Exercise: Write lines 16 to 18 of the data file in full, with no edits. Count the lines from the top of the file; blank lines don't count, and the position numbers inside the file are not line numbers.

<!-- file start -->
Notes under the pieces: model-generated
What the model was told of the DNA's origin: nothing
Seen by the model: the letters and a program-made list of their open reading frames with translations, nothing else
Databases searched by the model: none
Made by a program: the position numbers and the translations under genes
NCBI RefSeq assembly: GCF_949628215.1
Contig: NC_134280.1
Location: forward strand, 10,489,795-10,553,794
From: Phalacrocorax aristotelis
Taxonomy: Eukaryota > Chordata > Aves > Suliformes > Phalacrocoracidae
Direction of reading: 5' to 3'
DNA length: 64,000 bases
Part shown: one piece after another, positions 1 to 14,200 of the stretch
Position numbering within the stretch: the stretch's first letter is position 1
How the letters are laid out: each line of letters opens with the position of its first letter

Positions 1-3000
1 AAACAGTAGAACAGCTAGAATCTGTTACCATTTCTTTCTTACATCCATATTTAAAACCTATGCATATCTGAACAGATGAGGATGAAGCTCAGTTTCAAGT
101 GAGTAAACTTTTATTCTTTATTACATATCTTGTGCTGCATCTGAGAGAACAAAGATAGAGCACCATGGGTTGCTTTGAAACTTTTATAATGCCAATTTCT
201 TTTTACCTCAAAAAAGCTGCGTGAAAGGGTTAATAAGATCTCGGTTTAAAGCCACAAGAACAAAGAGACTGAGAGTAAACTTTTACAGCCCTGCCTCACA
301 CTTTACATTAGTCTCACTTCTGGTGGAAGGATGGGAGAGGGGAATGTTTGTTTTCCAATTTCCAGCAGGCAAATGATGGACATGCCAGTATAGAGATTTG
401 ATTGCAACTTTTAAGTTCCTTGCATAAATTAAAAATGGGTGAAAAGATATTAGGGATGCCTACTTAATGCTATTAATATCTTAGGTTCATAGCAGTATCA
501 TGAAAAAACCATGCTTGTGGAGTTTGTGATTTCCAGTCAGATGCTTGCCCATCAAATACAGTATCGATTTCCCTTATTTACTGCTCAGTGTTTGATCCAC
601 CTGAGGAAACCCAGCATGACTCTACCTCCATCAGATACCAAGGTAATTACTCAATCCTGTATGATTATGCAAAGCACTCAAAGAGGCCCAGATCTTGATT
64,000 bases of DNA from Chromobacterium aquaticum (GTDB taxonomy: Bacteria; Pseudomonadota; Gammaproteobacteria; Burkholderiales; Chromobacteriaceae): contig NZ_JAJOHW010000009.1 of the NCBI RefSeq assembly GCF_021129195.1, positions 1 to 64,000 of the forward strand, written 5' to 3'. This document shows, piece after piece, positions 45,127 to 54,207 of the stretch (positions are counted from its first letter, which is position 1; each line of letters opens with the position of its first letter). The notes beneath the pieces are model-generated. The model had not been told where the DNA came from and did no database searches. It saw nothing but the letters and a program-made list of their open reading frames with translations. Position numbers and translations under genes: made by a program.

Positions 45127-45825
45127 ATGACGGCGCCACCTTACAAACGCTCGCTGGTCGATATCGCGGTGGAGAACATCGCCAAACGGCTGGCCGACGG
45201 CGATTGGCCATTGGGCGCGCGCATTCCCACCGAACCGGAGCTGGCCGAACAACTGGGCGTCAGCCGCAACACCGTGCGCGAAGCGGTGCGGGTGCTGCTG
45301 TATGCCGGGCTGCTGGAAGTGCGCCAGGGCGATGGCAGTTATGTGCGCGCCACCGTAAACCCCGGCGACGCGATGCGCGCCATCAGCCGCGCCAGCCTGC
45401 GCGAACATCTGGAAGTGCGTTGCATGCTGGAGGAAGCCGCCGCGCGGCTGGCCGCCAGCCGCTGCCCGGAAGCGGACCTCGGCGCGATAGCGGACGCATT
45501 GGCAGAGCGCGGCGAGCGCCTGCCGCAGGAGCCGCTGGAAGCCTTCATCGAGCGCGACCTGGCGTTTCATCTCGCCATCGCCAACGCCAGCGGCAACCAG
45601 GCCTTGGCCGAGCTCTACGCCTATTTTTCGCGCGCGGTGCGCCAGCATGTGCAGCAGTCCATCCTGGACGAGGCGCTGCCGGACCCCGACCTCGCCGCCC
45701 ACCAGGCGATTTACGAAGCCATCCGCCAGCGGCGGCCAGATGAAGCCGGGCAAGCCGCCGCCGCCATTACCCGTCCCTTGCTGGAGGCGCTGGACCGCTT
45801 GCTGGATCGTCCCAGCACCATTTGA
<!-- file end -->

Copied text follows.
Positions 1-3000
1 AAACAGTAGAACAGCTAGAATCTGTTACCATTTCTTTCTTACATCCATATTTAAAACCTATGCATATCTGAACAGATGAGGATGAAGCTCAGTTTCAAGT
101 GAGTAAACTTTTATTCTTTATTACATATCTTGTGCTGCATCTGAGAGAACAAAGATAGAGCACCATGGGTTGCTTTGAAACTTTTATAATGCCAATTTCT